Your Turn

Great Expectations

By Lizzie Harkins '13

Each year, on the eve of its last semester on the Hill, the graduating class gathers in St. Joseph Memorial Chapel for Senior Convocation. The students reflect on the last three and a half years, and consider how best to use their final semester to shape the life they want to lead. This year's convocation included remarks from several seniors, including Lizzie Harkins '13, who shared her thoughts on striving for perfection.

Sitting in this very chapel a little more than three years ago, we all wondered about the ways we might make an impact on this campus over the next few years. For me, my expectations started with a perfect game of Wii bowling during Summer Gateways, the orientation for first-year students. That night at Holy Cross, some spent their time awkwardly mingling; I spent mine Wii bowling in Crossroads. Earlier that spring I was consumed by learning how to bowl a 300. Forget graduating high school, learning to bowl a perfect score was my main priority. Luckily for me, my obsession became my ticket to friends. That night in Roads, I bowled a 300. I realize this minor event seems insignificant, except to John Stepsis '13, who still to this day begrudges me for beating him not once, but twice that night. But for me, it was the first sign that I might actually succeed in college. If I could model college after my Wii bowling skills-concentration, dedication and a lot of practice-I might actually bowl a perfect game of "College."

Famous last words.

When I came to Holy Cross, I set up irrational goals that absolutely no one could have attained. And when I failed, I was frustrated that college, and in more dramatic moments, my life in general, wasn't panning out to be so perfect. I faced my biggest obstacle three weeks into my first semester, when my lifelong friend and neighbor died suddenly. I completely crumbled. I spent the majority of those next weeks crying in public, neglecting my work, failing tests, dropping out of track workouts and just generally being an emotional wreck. The imperfections continued. Straight As were no longer as easy or attainable as they had been in high school. I wasn't the fastest runner on the track team, not even a top contributor. I was rejected from the Honors Society. I missed nights out with my friends. I constantly felt like I was scrambling to gain my ground only to avoid another situation that would push me even further away from my envisioned life of perfection.

Fast forward to senior year. A final chance to do it all perfectly-ace challenging classes, publish a research paper and run a personal best in the mile. But I still hadn't learned that setting those kinds of expectations only meant setting myself up for further failure. Where did that lead? More tears, some bad grades, a "W" on my transcript and late nights in the library rather than at Leitrims Pub on Park Ave.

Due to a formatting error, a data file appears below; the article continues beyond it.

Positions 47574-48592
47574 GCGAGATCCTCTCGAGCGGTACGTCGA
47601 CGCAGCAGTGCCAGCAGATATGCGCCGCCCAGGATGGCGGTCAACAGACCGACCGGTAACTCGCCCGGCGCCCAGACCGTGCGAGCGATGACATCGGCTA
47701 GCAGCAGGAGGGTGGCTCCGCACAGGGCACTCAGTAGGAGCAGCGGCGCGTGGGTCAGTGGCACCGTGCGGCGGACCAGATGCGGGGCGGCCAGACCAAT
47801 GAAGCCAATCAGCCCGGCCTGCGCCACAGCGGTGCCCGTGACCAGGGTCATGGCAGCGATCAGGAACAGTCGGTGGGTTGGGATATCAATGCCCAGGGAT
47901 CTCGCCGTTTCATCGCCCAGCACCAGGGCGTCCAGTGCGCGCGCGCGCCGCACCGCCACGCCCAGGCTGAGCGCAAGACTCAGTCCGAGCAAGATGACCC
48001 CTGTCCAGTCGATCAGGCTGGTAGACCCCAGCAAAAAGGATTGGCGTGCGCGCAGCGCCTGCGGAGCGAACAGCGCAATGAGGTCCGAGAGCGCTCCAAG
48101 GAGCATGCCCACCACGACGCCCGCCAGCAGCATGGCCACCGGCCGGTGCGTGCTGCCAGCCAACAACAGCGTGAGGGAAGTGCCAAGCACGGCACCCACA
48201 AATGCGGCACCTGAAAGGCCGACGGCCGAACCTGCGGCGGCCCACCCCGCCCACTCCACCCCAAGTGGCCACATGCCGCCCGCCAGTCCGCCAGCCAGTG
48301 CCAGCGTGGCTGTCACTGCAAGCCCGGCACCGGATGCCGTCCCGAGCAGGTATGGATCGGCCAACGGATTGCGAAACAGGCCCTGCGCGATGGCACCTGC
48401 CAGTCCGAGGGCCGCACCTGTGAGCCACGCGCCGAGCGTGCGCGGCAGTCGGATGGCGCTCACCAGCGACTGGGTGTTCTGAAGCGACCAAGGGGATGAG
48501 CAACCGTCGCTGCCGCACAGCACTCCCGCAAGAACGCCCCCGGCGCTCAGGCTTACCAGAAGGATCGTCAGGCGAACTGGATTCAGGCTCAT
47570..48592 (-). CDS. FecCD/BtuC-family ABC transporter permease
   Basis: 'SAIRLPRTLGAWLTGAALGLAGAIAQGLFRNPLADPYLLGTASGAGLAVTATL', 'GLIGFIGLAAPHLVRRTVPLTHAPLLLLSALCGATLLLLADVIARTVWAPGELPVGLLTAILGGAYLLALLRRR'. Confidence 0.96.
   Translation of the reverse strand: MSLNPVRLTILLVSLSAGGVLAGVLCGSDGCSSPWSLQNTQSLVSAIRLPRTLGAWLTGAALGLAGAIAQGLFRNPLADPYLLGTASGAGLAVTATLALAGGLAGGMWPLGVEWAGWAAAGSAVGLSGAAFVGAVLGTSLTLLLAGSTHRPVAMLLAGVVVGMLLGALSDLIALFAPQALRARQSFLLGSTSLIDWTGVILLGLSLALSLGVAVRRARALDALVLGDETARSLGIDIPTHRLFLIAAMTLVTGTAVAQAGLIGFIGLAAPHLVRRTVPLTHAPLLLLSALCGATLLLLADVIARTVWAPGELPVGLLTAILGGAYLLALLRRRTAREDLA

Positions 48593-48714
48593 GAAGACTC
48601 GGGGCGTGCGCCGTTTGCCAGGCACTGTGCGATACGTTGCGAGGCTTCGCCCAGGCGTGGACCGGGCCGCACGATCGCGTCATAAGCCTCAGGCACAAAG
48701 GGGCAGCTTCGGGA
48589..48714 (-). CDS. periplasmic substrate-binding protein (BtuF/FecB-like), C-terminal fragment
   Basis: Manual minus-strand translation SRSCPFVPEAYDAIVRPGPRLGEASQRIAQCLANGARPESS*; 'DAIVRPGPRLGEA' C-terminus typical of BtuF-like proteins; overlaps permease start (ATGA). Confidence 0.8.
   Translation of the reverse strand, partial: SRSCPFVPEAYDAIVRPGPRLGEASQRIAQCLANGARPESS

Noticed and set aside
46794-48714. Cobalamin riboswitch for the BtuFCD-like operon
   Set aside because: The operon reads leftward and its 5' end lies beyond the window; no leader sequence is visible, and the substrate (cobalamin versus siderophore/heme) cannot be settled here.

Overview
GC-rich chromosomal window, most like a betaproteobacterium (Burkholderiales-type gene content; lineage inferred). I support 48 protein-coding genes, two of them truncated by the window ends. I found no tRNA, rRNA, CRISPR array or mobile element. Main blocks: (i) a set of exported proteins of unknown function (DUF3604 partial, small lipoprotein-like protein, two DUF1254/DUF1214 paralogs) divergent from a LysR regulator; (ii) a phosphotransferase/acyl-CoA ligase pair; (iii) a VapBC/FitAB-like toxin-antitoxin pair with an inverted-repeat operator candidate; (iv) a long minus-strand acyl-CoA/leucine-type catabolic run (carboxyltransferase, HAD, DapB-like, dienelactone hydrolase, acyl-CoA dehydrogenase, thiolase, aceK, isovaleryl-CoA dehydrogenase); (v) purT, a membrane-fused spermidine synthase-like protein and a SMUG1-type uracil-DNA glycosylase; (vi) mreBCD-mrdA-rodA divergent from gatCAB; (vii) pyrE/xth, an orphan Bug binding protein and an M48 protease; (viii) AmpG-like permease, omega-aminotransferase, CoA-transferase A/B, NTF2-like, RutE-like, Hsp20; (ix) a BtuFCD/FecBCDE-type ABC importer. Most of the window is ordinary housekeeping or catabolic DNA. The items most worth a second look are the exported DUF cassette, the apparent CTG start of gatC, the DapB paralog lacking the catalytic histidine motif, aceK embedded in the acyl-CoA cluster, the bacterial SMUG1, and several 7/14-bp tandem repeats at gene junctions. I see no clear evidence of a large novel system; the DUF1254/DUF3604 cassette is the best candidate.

Thankfully, in the midst of the chaos, I had a moment of clarity. I was with my friends, worrying that our four-hour dinner was stretching too far into my date with Dinand, when someone said, "Isn't it amazing that we've made it this far together and yet, in a couple of months, we won't all be in the same place?"

Wow, I thought. He's right. We won't.

I had been viewing my imperfections as setbacks, rather than as moments that had propelled me to where I was meant to be all along. Imperfections weren't fun, but they had led me to some pretty great things, namely, a dinner table with wonderful friends without whom I wouldn't have made it through the death of a friend, some failing grades, terrible track races and many other challenging moments. I had wanted to avoid any imperfections but I hadn't realized what I, what we all, have gained from our own flawed experiences. We have learned (though definitely not practiced) that cramming for an exam the night before likely leads to a bad grade. We have grown more resilient from dropping out of a Patriot League race or being benched in the most important game of the year. We have come to understand that the first friend we met on campus, though we promised them our lifelong friendship, may disappear by the next semester.

I think back to my obsession with Wii and how that game in Crossroads really had set the tone for what was in store for me at Holy Cross. Think about it-bowling is the only sport that you can strike out again and again and still be the champ. You can knock things down, your ball will end up in the gutter and you can still win the game. Likewise, college doesn't need to be flawless to be successful. Soon we will be kicked out into the real world where bosses might fire us for messing up and Sis won't be there to smile at us as she swipes us into Kimball. Our lives will never be without failure, but from the challenges we've faced at Holy Cross, we've also learned, like the pins in bowling, to stand back up round after round. In our last semester, we have a final opportunity to embrace our faults, to teach each other that failing and imperfections are OK and to continue to learn that striking out is succeeding.  ■

Lizzie Harkins '13 is a psychology major with a pre-medical concentration from Latrobe, Pa. She plans to attend medical school after graduation.